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Mount & Blade: With Fire & Sword Preview

Mount & Blade: With Fire & Sword is a forthcoming stand-alone sequel in the Mount & Blade series. Based in 17th Century Europe, the title is based on a period where early gunpowder weaponry clashes with the older ways of chivalrous combat.
Peter Parrish saddles up and embarks on a week-long jaunt across the Polish Republic, taking on bandits, drunken bar patrons and troublesome bags of salt.

Day One

Moments into the game and I’m already impressed at the range of moustaches on offer. It’s a marked improvement on the original Mount & Blade. While crafting the rest of my handsome face, I’m aware that the range of facial modification sliders could make even the most in-depth Japanese girlfriend-sim jealous.

Immediately after dumping my stats into some vaguely useful looking skills, I’m set upon by men with clubs. That’s quite an introduction. I dispatch a few and find myself talking to a foppish fellow who thanks me for helping out. Ok, firstly, I didn’t have much choice. And secondly, I hope our conversation has halted time because otherwise the rest of the mob are still wailing on us with sticks.

Lord Foppington hands me a pistol, with which I conspire to miss everyone and everything. He’s a gentleman, so he commends me for my shooting anyway. Better yet, he gives me a horse. What a guy. As we ride away from our scene of carnage, he tells me he had to flee France because he had a duel with D’Atagnan. This all seems very unlikely, but whatever. I’m still awestruck by the free horse.

After dispatching some more bandits, Les Foppo Grande offers me some exposition about Eastern Europe and the current political situation which I half pay attention to. Turns out I’m in the Polish republic. Sounds good to me.

Parting ways with my French pals, I visit the local village of Zamoshye and agree to solve a bandit problem for them. Hey, I’ve just been slaying bandits, how hard can it be? Quite hard when you don’t have professional French soldiers helping you, apparently. I attack single-handedly, get my horse shot from under me and am taken prisoner.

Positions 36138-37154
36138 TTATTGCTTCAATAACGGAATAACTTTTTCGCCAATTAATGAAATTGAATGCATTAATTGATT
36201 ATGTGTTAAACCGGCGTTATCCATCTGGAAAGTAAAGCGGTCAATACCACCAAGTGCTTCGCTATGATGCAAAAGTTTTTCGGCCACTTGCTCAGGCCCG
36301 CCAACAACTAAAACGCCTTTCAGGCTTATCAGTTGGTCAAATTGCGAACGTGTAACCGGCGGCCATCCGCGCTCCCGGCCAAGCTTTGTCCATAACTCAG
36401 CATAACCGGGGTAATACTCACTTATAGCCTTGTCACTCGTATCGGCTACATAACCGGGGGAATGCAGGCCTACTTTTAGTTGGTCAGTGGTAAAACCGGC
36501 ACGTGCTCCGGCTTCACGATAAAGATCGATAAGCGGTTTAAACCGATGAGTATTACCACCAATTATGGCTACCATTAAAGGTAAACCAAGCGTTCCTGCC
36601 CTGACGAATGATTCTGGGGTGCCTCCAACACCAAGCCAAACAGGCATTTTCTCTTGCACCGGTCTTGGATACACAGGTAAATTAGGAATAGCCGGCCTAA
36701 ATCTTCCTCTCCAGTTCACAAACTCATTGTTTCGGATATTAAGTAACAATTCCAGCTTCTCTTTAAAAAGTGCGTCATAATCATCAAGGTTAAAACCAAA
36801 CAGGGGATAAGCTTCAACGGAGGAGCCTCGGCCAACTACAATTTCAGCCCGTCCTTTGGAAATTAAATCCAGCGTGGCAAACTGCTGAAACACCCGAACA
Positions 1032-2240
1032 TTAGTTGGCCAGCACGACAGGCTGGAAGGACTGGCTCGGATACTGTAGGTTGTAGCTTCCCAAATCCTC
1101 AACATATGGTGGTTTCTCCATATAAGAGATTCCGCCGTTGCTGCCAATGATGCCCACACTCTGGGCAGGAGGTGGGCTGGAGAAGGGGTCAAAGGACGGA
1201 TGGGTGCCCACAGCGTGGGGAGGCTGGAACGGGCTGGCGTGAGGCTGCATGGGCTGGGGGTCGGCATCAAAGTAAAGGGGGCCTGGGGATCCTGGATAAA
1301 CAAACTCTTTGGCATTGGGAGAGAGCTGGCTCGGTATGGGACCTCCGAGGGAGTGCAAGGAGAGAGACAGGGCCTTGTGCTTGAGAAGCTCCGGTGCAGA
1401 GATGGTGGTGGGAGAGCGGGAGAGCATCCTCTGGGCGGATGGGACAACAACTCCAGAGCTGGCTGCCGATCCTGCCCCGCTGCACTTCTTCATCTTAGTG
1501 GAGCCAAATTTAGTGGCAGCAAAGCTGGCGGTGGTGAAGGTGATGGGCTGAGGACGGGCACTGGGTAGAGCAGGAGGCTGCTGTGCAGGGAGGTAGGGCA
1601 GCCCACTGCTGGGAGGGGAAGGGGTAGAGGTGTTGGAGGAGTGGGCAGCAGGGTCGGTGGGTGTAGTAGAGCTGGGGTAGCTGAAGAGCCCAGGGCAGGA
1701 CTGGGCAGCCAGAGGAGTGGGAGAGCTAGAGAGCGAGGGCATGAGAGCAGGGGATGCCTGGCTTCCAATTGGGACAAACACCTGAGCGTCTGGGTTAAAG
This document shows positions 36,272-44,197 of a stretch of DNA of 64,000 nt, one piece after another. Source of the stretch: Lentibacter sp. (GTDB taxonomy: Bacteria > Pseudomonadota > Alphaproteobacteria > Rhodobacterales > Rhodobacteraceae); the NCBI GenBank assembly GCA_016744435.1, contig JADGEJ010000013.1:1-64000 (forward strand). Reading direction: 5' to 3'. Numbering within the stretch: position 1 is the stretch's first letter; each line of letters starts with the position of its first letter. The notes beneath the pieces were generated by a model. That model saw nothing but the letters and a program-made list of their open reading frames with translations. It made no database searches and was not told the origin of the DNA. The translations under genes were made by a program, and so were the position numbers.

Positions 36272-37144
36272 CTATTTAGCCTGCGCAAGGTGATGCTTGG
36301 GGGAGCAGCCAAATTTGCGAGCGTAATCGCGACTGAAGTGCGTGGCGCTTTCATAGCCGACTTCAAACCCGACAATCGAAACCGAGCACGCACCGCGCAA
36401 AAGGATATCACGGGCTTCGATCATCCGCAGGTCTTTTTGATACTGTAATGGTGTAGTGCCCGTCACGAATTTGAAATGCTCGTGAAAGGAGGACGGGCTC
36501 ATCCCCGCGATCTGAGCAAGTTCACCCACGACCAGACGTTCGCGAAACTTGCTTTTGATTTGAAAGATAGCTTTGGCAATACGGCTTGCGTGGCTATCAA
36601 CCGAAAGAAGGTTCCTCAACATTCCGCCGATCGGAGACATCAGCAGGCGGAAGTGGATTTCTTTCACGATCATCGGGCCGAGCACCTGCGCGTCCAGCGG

Perhaps my tactics could do with a little work.

Day Two

After fleeing my captors and somehow magically acquiring a new horse at the same time, I hire some hardy looking mercenaries from the nearby city of Smolensk. We head back to where the bandits have been skulking about in the forest, and, with my pals backing me up with muskets, I take a few out. Then I get over confident, launch a full frontal assault and get hacked to pieces. My comrades carry me from the field and win the day themselves.

I’m wounded, but not hurt so badly that I’ll forget to loot the corpses. Back at the village of Zamoshye I claim my reward of goods, cash and experience points. Realising there’s only one true way to celebrate, I lead my men back to Smolensk for a marketplace spending spree and buy a fetching purple pimp hat. My career as a pistol-for-hire is well underway.

Day Three

Feeling suitably pimped out, I decide to ask the elder in Zamoshye if there’s anything else they want. Apparently they need salt. No problem. We’ll be back in a pinch. A pinch, geddit? Oh, you need three sacks of the stuff. Just ruin my pun why don’t you.